DEAR ELIZABETH Sarah Ruhl’s intimate and quietly moving two-hander, based on the decades-long correspondence and deep friendship between two giants of modern poetry: Elizabeth Bishop and Boston’s own Robert Lowell. Directed by A. Nora Long, the production will star Laura Latreille (“Time Stands Still’’) as Bishop and Ed Hoopman (“Animal Crackers’’) as Lowell. Oct. 17-Nov. 9. Lyric Stage Company of Boston. 617-585-5678, www.lyricstage.com

ETHER DOME Set at Massachusetts General Hospital in the 1840s, Elizabeth Egloff’s drama tells the story of a major breakthrough in medical history: the development of ether as a form of surgical anesthesia. Directed by Michael Wilson, the play also examines the personal rivalries that swirled around that breakthrough and the commercialization of medicine that began to take root. Oct. 17-Nov. 23. Huntington Theatre Company, in association with La Jolla Playhouse and Hartford Stage. Wimberly Theatre, Calderwood Pavilion, Boston Center for the Arts. 617-266-0800, www.huntingtontheatre .org

THE DISPLACED HINDU GODS TRILOGY The playwright Aditi Brennan Kapil — who is of Indian and Bulgarian descent, grew up in Sweden and now lives in Minneapolis — has said that her work revolves around themes of “displacement, language, communication, identity.’’ In the New England premiere of her trilogy, the Hindu deities Brahma, Vishnu, and Shiva are given contemporary form. “Brahman/i: A One-Hijra Stand-Up Comedy Show,’’ directed by M. Bevin O’Gara, is described as “a standup-act-meets-play about radical acts of self-creation,’’ while “The Chronicles of Kalki,’’ also directed by O’Gara, is about surviving the mean-girl environment of high school. “Shiv,’’ directed by Summer L. Williams, is described as a post-colonial fantasy that explores “the destruction that leads to rebirth.’’ Oct. 24-Nov 22. Company One Theatre. Plaza Theatres, Boston Center for the Arts. 617-933-8600, www.companyone.org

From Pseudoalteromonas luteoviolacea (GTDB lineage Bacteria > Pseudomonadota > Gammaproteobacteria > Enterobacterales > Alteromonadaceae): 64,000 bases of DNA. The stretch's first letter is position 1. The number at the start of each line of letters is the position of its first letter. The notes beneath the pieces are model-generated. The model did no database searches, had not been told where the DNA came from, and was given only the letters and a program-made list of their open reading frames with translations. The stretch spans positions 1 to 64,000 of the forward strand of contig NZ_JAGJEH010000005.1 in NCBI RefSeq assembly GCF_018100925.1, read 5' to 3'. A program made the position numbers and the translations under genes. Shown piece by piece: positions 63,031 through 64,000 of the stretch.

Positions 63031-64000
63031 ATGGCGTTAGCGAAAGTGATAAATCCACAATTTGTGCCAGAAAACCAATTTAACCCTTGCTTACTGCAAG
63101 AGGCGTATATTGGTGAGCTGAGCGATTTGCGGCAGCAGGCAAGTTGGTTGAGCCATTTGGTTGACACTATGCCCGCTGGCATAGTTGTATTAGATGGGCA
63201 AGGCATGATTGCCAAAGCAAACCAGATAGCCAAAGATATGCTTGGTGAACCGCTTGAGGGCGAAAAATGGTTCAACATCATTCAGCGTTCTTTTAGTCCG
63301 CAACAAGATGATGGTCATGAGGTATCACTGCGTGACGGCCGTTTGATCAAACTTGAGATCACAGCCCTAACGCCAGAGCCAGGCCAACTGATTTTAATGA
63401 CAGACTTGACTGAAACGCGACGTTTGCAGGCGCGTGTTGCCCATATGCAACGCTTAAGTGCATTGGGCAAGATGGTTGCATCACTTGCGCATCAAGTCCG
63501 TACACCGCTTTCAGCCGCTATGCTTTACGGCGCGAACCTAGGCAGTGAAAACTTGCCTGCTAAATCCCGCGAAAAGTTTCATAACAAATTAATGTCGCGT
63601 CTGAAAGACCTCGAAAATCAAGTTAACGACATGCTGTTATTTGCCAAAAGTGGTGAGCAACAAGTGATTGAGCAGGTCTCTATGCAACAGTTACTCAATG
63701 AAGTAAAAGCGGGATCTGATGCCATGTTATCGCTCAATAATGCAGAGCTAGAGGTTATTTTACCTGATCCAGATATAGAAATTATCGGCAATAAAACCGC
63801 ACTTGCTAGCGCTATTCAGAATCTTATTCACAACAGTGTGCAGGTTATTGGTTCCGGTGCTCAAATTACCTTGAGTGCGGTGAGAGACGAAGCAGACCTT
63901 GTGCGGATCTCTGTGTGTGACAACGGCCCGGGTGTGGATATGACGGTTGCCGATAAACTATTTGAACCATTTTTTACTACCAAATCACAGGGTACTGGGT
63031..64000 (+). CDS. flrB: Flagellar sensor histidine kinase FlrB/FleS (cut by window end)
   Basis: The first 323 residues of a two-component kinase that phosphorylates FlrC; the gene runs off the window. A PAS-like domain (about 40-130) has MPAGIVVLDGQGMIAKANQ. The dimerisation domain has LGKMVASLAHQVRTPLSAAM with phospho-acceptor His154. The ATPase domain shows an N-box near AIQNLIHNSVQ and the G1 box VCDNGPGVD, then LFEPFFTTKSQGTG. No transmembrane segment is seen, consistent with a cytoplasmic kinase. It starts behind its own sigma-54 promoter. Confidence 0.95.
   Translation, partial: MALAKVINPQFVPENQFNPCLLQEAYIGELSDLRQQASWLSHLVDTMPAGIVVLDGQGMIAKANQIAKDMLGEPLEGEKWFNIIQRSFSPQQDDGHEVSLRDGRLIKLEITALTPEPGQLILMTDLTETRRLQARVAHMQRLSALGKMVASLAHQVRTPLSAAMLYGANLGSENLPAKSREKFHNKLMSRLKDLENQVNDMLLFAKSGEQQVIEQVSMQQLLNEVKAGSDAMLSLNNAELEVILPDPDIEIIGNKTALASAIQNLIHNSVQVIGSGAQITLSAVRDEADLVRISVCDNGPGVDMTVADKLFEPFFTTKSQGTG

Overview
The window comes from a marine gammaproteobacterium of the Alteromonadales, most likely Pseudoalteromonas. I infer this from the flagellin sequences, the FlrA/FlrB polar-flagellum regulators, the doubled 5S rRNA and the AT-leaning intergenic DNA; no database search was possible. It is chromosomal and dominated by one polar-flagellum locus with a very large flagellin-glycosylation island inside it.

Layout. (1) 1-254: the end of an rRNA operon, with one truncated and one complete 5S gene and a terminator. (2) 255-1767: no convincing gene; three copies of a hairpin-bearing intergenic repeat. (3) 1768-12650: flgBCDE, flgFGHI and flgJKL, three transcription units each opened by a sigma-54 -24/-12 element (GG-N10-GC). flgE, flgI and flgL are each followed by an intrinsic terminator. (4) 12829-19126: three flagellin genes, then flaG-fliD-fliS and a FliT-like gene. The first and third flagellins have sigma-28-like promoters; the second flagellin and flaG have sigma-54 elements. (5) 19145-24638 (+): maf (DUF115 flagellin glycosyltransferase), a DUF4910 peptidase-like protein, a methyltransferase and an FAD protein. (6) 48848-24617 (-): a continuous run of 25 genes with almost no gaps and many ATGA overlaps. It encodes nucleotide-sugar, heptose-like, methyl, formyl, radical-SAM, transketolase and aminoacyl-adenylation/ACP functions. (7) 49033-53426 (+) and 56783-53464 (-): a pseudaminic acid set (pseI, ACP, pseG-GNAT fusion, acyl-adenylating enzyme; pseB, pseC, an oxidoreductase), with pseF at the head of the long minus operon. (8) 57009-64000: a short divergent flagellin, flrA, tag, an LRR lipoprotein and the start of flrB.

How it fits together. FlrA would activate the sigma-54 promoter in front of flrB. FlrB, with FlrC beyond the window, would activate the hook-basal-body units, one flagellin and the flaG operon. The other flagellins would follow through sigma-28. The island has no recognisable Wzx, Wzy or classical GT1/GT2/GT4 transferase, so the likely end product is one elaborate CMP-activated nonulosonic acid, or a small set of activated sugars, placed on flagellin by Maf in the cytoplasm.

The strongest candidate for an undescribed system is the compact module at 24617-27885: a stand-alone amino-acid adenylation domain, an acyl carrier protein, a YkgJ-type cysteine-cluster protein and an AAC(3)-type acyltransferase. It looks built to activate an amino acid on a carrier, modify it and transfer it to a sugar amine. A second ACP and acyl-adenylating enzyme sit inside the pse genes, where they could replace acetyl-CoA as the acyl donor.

WOT? NO FISH!! A solo show by playwright-performer Danny Braverman that is built on 56 years’ worth of drawings Braverman inherited from his great-uncle, Ab Solomans, a shoemaker. The drawings, which Solomans sketched for his wife, Celie, on the back of his weekly wage packets, capture the trajectory of their long marriage and of the changing world around them. Directed by Nick Philippou. Oct. 31-Nov. 2. Barbara Lee Family Foundation Theater, Institute of Contemporary Art. 617-478-3103, www.icaboston.org

THE TRIP TO BOUNTIFUL Cicely Tyson won a richly deserved Tony Award as best actress for her performance on Broadway in Horton Foote’s wistful drama about elderly Carrie Watts, who is determined to pay a return visit to the Texas town of her youth. Blair Underwood portrays her son, and Vanessa Williams, who was also in the Broadway cast, reprises her role as the sharp-elbowed daughter-in-law. Nov. 20-Dec. 7. ArtsEmerson in association with Center Theatre Group, Los Angeles. Emerson/Cutler Majestic Theatre. 617-824-8400, www.artsemerson.org